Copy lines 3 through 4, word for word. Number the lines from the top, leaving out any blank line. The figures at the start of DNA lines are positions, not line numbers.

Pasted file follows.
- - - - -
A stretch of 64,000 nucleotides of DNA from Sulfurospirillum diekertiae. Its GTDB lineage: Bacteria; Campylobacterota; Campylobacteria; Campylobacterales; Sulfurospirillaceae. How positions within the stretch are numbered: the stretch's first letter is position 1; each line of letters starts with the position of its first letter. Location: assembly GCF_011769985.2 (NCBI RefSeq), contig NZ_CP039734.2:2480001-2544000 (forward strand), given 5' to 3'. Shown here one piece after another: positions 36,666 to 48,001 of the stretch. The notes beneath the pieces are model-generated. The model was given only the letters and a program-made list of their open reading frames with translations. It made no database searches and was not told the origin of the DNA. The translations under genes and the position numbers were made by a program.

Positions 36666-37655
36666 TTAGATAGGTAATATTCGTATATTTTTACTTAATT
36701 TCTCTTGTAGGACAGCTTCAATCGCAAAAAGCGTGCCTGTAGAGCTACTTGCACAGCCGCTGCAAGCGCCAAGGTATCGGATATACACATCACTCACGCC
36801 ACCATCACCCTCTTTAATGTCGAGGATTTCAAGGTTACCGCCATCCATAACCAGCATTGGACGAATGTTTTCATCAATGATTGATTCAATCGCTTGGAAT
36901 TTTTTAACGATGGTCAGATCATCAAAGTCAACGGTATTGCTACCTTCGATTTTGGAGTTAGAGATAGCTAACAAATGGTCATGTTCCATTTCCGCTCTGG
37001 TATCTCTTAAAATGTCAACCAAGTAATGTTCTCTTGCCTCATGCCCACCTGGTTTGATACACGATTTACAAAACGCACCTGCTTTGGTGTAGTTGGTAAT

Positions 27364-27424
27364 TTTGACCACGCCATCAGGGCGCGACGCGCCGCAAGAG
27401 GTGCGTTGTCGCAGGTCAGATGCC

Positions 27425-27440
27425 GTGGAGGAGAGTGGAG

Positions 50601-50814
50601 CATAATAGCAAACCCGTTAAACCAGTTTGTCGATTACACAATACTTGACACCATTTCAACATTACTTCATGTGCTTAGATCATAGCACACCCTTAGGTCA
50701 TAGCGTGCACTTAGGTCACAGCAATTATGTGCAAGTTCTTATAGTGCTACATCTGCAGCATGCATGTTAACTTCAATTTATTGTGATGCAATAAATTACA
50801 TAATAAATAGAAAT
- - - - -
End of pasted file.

36666 TTAGATAGGTAATATTCGTATATTTTTACTTAATT
36701 TCTCTTGTAGGACAGCTTCAATCGCAAAAAGCGTGCCTGTAGAGCTACTTGCACAGCCGCTGCAAGCGCCAAGGTATCGGATATACACATCACTCACGCC